When you don’t want to wake the sleeping man next to you from his nightmare because the waking reality is worse, you are plainly somewhere truly terrible. Read more
Published 27 days ago by Jeremy Bevan
4.0 out of 5 stars An inspiring book
This is an excellent book which I would recommend to all readers. It outlines a valid method of finding a meaning to life founded on the importance of being a decent human being.
Published 1 month ago by Marcus
5.0 out of 5 stars A book I'll be thinking about for a long time to come
This book contained much that moved me, and I have a feeling I'll be thinking about it and coming back to it for many years. Read more
Published 1 month ago by Alice Adams
4.0 out of 5 stars Very worthwhile
A truly worthwhile read. It's one of those books that start slow and reveal their potential well into the second half. Everyone should read this great piece of work.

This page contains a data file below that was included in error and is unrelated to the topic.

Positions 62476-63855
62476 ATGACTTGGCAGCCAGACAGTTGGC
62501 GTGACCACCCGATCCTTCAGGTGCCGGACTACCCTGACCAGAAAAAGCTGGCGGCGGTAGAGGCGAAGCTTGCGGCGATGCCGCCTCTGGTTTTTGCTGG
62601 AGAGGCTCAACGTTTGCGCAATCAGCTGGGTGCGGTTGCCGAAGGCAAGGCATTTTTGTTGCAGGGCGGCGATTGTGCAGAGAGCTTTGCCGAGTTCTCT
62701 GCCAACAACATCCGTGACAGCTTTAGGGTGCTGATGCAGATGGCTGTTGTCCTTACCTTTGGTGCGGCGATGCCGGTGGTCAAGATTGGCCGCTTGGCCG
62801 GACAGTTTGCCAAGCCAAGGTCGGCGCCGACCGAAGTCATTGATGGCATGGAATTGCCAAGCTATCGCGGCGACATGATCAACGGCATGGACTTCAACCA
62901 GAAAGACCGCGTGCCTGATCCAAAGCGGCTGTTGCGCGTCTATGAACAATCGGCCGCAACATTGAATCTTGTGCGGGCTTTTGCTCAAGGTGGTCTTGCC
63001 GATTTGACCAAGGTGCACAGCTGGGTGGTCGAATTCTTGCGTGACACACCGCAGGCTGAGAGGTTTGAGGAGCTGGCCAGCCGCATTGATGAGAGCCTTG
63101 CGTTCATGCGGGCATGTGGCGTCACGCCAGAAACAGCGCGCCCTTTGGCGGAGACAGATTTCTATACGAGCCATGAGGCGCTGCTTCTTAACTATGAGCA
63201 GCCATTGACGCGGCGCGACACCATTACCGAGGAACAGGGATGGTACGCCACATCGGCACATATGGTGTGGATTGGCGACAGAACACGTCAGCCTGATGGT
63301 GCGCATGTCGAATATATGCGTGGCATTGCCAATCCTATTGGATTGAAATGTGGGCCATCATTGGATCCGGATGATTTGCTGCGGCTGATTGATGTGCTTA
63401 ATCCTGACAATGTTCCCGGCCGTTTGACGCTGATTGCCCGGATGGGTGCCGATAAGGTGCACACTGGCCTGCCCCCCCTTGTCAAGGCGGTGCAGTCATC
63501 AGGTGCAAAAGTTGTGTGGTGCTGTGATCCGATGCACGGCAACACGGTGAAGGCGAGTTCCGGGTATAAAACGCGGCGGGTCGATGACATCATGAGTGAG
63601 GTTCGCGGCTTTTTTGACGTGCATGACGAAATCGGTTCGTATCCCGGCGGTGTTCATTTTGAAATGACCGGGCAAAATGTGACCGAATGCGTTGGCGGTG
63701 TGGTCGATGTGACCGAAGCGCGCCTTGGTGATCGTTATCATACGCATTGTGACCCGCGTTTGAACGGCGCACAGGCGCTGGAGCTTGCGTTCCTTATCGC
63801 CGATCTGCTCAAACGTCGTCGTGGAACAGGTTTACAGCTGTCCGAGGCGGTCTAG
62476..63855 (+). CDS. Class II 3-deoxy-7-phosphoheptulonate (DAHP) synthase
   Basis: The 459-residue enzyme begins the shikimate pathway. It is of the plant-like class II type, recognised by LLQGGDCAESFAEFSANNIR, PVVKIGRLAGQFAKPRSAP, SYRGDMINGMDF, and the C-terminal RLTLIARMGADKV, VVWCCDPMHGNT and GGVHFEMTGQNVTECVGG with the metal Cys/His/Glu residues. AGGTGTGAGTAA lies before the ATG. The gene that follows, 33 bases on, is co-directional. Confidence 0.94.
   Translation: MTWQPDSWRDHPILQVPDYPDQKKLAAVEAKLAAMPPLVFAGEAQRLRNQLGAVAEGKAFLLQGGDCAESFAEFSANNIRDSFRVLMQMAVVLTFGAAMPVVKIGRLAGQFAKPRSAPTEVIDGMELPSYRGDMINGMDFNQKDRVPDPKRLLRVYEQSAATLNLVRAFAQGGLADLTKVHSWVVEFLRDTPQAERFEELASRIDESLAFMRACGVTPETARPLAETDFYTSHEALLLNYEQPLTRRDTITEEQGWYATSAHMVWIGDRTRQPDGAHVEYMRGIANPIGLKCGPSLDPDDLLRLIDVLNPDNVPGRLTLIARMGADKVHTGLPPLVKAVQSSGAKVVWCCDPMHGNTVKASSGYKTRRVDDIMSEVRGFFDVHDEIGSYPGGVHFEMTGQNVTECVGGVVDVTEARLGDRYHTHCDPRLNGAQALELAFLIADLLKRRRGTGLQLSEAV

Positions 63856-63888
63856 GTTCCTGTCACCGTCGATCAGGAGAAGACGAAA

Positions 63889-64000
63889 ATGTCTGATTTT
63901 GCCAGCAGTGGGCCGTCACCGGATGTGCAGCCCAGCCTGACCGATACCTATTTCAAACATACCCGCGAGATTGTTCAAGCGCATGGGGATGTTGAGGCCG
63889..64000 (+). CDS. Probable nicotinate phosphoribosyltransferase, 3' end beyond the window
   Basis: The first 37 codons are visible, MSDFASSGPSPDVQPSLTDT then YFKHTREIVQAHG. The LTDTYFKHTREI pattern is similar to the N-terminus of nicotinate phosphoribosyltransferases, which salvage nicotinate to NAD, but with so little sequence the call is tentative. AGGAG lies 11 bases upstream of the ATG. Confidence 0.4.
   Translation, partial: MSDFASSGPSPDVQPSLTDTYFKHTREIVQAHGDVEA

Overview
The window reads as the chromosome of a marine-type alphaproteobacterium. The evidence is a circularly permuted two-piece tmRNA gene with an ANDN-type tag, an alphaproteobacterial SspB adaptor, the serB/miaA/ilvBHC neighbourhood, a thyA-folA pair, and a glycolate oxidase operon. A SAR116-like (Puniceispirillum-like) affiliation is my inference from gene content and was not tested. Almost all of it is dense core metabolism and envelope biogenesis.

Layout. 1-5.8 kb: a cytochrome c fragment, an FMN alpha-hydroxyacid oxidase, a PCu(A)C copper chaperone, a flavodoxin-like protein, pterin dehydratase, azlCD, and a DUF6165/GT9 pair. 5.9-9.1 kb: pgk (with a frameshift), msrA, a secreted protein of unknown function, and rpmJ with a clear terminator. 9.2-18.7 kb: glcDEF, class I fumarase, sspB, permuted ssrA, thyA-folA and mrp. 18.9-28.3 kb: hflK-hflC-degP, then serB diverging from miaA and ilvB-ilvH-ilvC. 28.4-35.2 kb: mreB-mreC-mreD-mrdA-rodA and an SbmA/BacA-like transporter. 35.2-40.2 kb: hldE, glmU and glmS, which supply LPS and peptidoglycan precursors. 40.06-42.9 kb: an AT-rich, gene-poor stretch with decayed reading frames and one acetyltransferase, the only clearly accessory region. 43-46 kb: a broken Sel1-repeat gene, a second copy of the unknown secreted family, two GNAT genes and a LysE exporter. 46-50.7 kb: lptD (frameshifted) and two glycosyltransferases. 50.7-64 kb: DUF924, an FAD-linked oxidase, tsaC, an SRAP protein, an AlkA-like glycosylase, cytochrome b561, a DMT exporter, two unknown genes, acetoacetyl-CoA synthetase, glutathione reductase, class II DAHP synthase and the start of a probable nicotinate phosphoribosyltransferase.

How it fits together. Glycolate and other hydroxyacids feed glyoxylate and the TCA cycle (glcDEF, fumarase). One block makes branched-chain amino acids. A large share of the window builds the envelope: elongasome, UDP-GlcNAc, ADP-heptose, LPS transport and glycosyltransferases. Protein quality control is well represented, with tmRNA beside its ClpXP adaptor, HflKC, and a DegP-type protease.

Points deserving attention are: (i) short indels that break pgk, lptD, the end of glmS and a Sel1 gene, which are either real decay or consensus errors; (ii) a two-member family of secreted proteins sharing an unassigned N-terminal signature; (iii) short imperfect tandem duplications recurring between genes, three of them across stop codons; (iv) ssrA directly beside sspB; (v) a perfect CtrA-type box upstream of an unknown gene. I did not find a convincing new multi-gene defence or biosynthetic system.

Published 1 month ago by max zachariades
5.0 out of 5 stars Excellent book
This is a very emotional book, it has made me cry, but very powerful! Written beautifully Victor Frankle it makes your realise about human potential and survival of the extreme! Read more
Published 1 month ago by mrs la
5.0 out of 5 stars Great book
Many times I feel anxious but don't know why.Might be a clear pic of the meaning of my life.Going for it.Thanks.
Published 1 month ago by Steve Qin
5.0 out of 5 stars A powerful human experience
This book was recommended to me by my psychotherapist. She did me the biggest favour because the book is short, extremely challenging to read, horribly upsetting and magnificently... Read more
Published 1 month ago by Kate Silverman